When I signed up for Scribd about a month and a half ago, I had no idea that, two months from when I uploaded material to the document-sharing site, that it would be “archived” and that I’d have to pay to see it again.
Oh, I’m sure in the esoteric license agreement or other such mumbo-jumbo that I didn’t read but agreed to anyway that the paywall after two months was mentioned. But really, my first inkling of any such paywall comes from this cnnmoney.com article.
I have to admit I’m not willing to pay to read my own stuff.
That’s terribly worrying, because it’s probably a sign that nobody else will want to pay, either.
Has it come to this? Have we really entered a world where the written word has less value than, as Stanley Bing puts it so eloquently, a roll of paper towels?
There are circumstances under which I'm more than willing to pay for a commodity. Paper towels. Spreadable cheese. A piece of research I can get nowhere else on the dangers of not changing your socks. But the idea of registering myself and logging in every time I want to get the weather or a recipe or the random musings of somebody like me... I don't think so.Yes, there’s the popular cow analogy, as put succinctly by one of Bing’s commenters:
Why buy a cow? 'Cause you can make nice steak and 'burgers out of it. It's the bovine final product, a.k.a. "bullsh...t" that is free of charge. And since there are [sic] plenty of that around, just go to the place that will shovel it to you for free. No need to huff and puff, even if you do hate selling that product you are selling. Just keep repeating in your mind: "exceed the quota - get the bonus".In other words: A lot of the stuff on the web is free for a reason. There’s a reason I don’t charge for reading the drivel on this blog.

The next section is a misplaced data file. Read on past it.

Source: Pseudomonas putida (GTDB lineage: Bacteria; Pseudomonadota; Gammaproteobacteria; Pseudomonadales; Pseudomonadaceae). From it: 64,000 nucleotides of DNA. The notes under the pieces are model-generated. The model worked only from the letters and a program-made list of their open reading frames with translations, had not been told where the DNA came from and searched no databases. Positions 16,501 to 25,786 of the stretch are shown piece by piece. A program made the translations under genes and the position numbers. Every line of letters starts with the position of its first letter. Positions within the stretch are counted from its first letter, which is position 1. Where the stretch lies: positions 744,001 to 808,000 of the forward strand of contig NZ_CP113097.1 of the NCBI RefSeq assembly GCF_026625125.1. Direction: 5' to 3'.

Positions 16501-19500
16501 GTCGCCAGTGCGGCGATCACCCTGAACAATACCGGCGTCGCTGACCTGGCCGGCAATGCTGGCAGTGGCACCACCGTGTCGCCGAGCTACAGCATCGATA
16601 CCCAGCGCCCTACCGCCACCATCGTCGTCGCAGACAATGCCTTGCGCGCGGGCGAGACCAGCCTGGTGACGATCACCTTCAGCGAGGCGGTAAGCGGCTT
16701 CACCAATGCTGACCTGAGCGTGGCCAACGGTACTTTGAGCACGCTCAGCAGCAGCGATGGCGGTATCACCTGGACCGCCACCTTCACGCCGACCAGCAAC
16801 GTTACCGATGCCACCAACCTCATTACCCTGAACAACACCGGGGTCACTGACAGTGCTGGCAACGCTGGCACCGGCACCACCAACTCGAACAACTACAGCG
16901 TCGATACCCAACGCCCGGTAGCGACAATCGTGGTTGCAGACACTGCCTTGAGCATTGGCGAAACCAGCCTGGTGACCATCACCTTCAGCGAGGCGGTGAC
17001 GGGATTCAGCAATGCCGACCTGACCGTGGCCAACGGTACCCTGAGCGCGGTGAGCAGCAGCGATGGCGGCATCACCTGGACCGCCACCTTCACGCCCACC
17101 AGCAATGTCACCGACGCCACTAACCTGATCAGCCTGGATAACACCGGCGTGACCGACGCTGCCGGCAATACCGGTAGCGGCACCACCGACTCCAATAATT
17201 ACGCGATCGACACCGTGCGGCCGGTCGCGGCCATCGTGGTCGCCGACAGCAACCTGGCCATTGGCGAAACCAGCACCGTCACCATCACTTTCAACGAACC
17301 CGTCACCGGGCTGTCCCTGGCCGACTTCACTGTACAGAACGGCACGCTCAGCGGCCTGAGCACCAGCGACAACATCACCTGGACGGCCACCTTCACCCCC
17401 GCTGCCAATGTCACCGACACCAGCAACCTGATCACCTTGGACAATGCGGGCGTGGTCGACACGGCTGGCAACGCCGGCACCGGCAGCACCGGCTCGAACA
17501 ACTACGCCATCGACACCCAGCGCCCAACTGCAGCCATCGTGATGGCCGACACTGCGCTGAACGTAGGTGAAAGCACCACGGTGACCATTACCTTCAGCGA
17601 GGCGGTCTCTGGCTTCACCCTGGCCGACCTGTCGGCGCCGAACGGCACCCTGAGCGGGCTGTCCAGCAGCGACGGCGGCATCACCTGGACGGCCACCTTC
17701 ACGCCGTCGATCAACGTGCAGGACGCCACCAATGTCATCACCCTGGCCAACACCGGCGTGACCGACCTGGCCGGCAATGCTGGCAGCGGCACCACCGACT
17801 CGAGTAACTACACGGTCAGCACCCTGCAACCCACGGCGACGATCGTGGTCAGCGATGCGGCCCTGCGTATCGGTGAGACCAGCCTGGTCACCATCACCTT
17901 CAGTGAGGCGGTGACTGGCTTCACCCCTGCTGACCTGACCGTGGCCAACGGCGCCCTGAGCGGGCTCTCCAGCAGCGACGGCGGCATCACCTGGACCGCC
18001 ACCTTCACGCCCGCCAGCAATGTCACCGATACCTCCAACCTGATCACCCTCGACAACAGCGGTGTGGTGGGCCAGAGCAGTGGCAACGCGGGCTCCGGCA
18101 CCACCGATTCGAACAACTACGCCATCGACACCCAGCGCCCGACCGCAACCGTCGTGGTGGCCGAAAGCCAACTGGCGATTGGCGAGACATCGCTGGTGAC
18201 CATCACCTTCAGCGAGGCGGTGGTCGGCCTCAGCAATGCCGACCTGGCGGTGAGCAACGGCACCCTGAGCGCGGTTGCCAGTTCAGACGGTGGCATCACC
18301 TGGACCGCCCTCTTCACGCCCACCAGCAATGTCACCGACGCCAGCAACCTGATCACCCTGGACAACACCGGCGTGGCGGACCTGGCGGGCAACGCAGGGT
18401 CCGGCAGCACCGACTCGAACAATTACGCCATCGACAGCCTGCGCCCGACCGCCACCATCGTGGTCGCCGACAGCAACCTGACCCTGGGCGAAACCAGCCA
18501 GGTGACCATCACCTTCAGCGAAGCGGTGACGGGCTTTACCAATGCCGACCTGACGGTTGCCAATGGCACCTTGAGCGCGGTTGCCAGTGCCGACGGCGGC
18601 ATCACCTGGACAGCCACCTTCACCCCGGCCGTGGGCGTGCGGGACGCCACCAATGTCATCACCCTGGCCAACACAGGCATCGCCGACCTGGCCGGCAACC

But there are business decisions to be made. I’d much rather be a WordPress blogger, as that system has the added features and flexibility I’d like to use in a blog. But since you have to pay for your own hosting with WordPress, I’ll stick with Blogger. It’s free. If I suddenly had to pay per blog, you’d certainly see me bid a quick goodbye to my ancillary sites and, if the cost were too dear, this blog as well.
It’s a business conundrum. Hosting all of this garbage isn’t cheap. Over at Uncharted, for example, it’s a problem for us, and we’ve got next to nothing stored on our servers (for which we pay monthly) compared to the big dogs on the social media spectrum. Maybe it costs Scribd less than a nickel a month to store my 187-page manuscript, but you know what, multiply that by tens of thousands of people storing their documents, and you can see why Scribd wants and needs to charge for its services in order to stay afloat. They’re in the business of business, though the pity is most web users out there think businesses ought to be in the business of charity, passing over everything they produce for free, simply because it’s on the web.
Please pass the Cheez Whiz. For free, preferably.